HOPEWELL TOWNSHIP, NJ  — The Mercer County Park Commission's effort to transform what will become the former Moores Station Quarry into a park will get public input, starting with a virtual public meeting aimed at forming a Master Plan. The meeting will be held on Wednesday, December 2, from 7:00 pm to 9:00 p.m. The link to the virtual meeting can be found on the Park Commission website.

The Moores Station Quarry, located off Route 29 at the intersection with Pleasant Valley Road in Hopewell Township, began operation in the 1800s with quarried materials transported by barge on the Delaware and Raritan Canal and then later via railroad. Today, trucks transport materials from the Titusville site. The current quarry operator, Trap Rock Industries, will cease at the site in the spring of 2023, when its 25-year agreement will expire.

The Mercer County Park Commission will then take possession of the site and begin a multi-year process of transforming the open-pit quarry into a park. The first step in this process is now beginning through a public planning effort to develop a park master plan.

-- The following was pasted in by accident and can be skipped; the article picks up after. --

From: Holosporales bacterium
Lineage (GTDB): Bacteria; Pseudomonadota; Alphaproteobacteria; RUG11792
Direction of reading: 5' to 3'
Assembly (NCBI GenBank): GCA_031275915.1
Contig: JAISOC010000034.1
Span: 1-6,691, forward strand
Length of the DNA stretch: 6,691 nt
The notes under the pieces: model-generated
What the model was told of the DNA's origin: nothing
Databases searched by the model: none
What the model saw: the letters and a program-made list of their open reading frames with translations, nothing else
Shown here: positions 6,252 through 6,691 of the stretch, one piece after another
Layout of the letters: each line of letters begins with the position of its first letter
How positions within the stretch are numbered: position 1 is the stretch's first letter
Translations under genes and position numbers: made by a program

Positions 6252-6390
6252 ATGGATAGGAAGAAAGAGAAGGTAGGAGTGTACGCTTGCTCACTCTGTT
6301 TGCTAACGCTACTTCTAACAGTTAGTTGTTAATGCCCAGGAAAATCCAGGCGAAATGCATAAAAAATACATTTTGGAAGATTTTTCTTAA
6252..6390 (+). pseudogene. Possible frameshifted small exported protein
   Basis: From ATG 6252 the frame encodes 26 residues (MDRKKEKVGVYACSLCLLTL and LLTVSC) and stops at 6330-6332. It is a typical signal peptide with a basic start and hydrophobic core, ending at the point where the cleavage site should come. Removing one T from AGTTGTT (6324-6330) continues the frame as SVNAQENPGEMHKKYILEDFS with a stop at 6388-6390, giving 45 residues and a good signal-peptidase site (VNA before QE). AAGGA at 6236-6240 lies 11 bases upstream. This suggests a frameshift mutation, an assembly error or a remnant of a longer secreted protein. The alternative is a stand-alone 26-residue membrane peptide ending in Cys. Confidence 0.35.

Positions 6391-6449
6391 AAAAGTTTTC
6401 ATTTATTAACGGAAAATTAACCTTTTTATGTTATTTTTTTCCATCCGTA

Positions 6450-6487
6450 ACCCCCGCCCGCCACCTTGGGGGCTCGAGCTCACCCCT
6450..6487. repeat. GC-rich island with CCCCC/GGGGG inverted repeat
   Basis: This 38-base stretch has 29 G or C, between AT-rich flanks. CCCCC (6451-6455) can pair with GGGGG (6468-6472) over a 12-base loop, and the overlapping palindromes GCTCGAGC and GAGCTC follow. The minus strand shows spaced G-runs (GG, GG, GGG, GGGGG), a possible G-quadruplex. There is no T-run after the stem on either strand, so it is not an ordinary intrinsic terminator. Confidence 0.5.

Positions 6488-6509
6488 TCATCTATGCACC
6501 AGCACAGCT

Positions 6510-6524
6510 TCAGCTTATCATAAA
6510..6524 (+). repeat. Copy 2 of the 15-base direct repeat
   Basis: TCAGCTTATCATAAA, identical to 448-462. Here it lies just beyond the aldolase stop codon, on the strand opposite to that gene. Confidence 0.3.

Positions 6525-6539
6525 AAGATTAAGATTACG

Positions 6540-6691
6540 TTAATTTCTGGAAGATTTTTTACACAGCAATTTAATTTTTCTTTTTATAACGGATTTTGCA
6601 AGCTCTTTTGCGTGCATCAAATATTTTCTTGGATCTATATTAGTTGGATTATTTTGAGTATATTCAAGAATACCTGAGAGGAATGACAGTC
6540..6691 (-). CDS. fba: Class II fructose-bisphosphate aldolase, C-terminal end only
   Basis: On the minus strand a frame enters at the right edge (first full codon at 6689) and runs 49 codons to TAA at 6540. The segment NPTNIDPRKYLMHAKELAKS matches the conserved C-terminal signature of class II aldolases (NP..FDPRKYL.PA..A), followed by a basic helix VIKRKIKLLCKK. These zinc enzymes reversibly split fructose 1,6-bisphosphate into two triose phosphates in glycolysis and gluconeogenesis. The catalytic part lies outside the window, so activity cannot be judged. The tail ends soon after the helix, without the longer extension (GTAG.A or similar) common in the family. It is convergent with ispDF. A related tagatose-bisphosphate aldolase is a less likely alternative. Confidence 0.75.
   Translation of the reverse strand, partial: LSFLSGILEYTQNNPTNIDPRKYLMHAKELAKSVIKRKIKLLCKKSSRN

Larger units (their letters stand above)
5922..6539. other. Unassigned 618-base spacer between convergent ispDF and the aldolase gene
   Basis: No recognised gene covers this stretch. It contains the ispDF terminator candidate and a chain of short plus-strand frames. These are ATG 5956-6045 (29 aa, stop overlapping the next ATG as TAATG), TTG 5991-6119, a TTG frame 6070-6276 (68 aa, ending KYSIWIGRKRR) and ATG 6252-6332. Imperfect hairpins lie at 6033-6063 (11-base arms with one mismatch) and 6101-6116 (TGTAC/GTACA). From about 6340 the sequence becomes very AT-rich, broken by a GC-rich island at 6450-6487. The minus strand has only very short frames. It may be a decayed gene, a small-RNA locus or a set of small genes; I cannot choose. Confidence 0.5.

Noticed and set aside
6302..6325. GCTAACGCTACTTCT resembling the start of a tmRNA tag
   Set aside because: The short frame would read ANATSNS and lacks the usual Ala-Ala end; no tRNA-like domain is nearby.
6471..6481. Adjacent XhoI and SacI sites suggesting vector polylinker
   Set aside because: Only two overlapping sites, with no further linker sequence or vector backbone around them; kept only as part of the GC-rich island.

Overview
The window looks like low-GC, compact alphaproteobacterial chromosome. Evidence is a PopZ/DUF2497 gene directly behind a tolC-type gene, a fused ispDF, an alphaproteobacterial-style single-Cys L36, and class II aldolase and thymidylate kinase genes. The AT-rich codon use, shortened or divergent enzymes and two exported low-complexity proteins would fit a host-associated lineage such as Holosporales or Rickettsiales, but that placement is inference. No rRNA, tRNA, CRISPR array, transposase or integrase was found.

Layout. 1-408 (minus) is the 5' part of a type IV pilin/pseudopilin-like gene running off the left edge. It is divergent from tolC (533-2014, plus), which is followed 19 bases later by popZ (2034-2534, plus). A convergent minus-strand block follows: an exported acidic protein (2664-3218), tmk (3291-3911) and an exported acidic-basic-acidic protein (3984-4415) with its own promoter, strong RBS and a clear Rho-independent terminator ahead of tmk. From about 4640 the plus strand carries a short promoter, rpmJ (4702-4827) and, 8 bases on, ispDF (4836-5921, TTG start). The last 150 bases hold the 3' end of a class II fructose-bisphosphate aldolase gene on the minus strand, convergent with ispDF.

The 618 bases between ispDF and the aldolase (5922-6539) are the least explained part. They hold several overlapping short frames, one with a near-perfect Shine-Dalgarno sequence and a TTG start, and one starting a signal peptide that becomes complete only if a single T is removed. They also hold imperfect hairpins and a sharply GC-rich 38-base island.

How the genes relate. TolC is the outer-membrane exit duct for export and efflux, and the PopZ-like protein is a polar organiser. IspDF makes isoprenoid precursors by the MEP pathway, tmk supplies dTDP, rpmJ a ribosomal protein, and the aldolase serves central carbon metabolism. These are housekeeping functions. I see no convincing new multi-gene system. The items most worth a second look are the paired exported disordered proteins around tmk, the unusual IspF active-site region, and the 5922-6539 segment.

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“Moores Station Quarry will be the most unique site that the Park Commission has ever transformed into a park,” said Aaron T. Watson, Executive Director of the Mercer County Park Commission. “Our consultant team will explore a wide range of recreational activities and ecological restoration options. Because this is such an unusual site, we look forward to considering programs and activities that could never be contemplated in a more traditional landscape.”

The quarry site is located adjacent to the County-managed Ted Stiles Preserve at Baldpate Mountain. Most of the quarry is without vegetation, and the excavation has revealed millions of years of geologic history. The quarry pit is more than 2,000-feet across and approximately 200-feet deep.

While there are several relatively level areas in the quarry, there are also many steep rock walls, haul roads and two small ponds. The views into and within the quarry are dramatic and unusual. A brief fly-over video of the quarry can be viewed at the Mercer County Park Commission website.

The Park Commission has retained a multi-disciplinary team to help develop the master plan, led by Simone Collins Landscape Architecture of Norristown, Pa. The team includes landscape architects, geologists, engineers, ecologists, wildlife biologists, architects, sustainability experts and real estate market analysts.

Additional public meetings will be held in February, May and October 2021. Dates will be announced. 

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